Tuesday, March 11, 2014


This week the happenings within the NRM have dominated our collective imagination allowing us little space to ruminate over Lupita Nyong’o’s Oscar or Vladmir Putin’s brinkmanship in the Ukraine or even the confirmation of news that Manchester United defender and Captain Nemanja Vidic was to leave at the end of this season.

To us onlookers the NRM MPs caucus meeting in Entebbe over two days, looked like an exercise to dot the “i”s and cross the “t”s from the earlier retreat in Kyankwanzi.
It was that and more, as it turned out.

Clearly enough MPs within the party are convinced that Prime Minister Amama Mbabazi is bent on making a run for the presidency despite his continued protestations to the contrary and his appendage of signature to resolution to have President Yoweri Museveni as unopposed flag bearer for the party in 2016.

Beyond the drama the latest goings-on are about the succession question in the NRM and subsequently Uganda.

With Museveni facing a constitutional last term – since there is a cap on the age beyond which no one can run for president of 75 years, anyone with half an ambition is positioning himself for the eventuality of a Museveni exit.

Love them or hate them but the NRM is the only nationally represented political organisation in the country. It is no surprise that with a critical election around the corner that the secretary general position will come under intense scrutiny, that office in any party holds the key to the kingdom.

In addition, as is becoming the case in every election the intensity of contestation for party positions or nominations as the party’s flag bearer, is increasing.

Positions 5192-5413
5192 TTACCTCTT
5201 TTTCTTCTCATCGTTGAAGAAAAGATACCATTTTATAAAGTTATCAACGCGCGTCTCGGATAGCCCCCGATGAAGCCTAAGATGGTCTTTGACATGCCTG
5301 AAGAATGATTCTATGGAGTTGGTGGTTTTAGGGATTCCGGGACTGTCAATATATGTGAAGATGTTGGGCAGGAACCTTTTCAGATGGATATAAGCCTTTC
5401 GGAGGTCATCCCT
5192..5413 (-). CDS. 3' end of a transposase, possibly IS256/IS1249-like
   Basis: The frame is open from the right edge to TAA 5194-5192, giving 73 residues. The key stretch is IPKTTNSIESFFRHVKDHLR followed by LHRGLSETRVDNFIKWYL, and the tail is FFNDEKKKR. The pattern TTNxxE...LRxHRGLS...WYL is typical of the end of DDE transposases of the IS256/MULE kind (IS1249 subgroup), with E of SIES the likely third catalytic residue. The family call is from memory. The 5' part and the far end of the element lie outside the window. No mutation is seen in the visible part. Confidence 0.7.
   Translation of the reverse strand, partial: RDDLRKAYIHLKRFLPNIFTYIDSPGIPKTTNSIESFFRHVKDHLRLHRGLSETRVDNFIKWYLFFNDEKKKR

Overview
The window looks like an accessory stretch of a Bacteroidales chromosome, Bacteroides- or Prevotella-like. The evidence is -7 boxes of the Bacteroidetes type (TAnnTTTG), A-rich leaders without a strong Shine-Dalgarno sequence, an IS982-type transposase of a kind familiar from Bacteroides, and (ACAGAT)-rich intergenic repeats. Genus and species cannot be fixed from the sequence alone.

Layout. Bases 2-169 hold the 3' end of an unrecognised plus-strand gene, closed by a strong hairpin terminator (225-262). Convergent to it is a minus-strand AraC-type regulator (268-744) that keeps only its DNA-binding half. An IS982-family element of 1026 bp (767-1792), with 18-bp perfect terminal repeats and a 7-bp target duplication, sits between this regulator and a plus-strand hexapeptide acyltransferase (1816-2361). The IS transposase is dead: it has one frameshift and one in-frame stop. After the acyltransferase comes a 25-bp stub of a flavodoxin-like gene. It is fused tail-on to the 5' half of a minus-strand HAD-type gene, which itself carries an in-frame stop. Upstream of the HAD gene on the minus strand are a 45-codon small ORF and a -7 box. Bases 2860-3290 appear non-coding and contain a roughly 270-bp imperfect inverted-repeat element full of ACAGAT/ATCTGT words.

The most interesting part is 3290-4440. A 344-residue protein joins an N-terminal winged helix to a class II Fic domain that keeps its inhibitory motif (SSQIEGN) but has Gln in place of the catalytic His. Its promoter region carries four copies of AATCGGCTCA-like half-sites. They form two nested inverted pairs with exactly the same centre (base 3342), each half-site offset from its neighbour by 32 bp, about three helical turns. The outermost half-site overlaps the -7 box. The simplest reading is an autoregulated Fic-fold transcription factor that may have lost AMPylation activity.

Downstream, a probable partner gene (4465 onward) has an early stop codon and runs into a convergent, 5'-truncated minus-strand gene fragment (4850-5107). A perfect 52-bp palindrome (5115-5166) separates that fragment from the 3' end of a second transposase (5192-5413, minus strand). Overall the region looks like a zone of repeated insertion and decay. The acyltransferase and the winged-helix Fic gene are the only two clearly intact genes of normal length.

These tensions are a byproduct of the NRM’s longevity at the top of Uganda’s  politics. With every five year political cycle new entrants into politics start jostling for space with more established politicians, incumbents or otherwise. The NRM’s attraction is that they it is a proven winner and everyone loves a winner. The tensions in other parties in relative terms are much more manageable.

Whereas we would love party reinventions to be as sanitised as the word, often times because of the high political and personal stakes involved, orderly disagreements can quickly descend into bar room brawls with allegiances shifting very quickly.

The stakes are particularly high because this internal contestation for the soul of the party has forced even the most determined fence-seaters to show their hand. One can expect when things calm down there will be bodies strewn all around and many because their commitment wasn’t as definitive one way or the other.

In addition one sees a youthful tendency within the party straining forward to take positions of responsibility. But as they say many are called and few are chosen, the loudest voices now will not necessarily be the biggest winners when the dust settles.

For the opposition, which got a near heart attack, at the show of unity displayed at Kyankwanzi a few weeks ago, they must be praying that the dissension in the NRM ranks continues to fester because, the truth be told, with their own internal polarisations no one has the capacity to take advantage of the NRM’s current problems.

Observers will be best served to hold judgement until much later date.

It is inconceivable that the battle for control of the party will go on indefinitely and jeopardise the party’s ability to mount a successful campaign in 2016. This means that you can expect a few twists and turns in the tale in coming weeks as the NRM negotiates this major turn in its history.

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